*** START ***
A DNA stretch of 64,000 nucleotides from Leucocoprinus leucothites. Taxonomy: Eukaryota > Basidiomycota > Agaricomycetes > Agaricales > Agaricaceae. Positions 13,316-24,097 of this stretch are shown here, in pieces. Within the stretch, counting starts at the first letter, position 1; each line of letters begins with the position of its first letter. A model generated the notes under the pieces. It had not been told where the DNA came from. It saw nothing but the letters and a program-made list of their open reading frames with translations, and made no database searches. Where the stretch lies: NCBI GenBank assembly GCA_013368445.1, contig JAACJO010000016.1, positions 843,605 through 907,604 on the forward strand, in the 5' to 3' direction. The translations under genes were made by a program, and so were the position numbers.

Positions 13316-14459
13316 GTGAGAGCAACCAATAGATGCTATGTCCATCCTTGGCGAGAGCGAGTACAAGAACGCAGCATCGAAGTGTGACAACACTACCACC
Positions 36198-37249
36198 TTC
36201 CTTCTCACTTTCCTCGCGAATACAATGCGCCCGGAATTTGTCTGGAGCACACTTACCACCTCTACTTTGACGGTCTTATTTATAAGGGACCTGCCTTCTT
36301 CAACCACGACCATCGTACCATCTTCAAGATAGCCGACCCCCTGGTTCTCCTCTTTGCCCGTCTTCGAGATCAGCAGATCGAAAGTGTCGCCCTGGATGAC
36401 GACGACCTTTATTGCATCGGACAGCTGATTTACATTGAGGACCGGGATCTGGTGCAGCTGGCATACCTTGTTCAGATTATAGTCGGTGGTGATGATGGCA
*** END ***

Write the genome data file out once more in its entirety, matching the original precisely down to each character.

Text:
A DNA stretch of 64,000 nucleotides from Leucocoprinus leucothites. Taxonomy: Eukaryota > Basidiomycota > Agaricomycetes > Agaricales > Agaricaceae. Positions 13,316-24,097 of this stretch are shown here, in pieces. Within the stretch, counting starts at the first letter, position 1; each line of letters begins with the position of its first letter. A model generated the notes under the pieces. It had not been told where the DNA came from. It saw nothing but the letters and a program-made list of their open reading frames with translations, and made no database searches. Where the stretch lies: NCBI GenBank assembly GCA_013368445.1, contig JAACJO010000016.1, positions 843,605 through 907,604 on the forward strand, in the 5' to 3' direction. The translations under genes were made by a program, and so were the position numbers.

Positions 13316-14459
13316 GTGAGAGCAACCAATAGATGCTATGTCCATCCTTGGCGAGAGCGAGTACAAGAACGCAGCATCGAAGTGTGACAACACTACCACC
Positions 36198-37249
36198 TTC
36201 CTTCTCACTTTCCTCGCGAATACAATGCGCCCGGAATTTGTCTGGAGCACACTTACCACCTCTACTTTGACGGTCTTATTTATAAGGGACCTGCCTTCTT
36301 CAACCACGACCATCGTACCATCTTCAAGATAGCCGACCCCCTGGTTCTCCTCTTTGCCCGTCTTCGAGATCAGCAGATCGAAAGTGTCGCCCTGGATGAC
36401 GACGACCTTTATTGCATCGGACAGCTGATTTACATTGAGGACCGGGATCTGGTGCAGCTGGCATACCTTGTTCAGATTATAGTCGGTGGTGATGATGGCA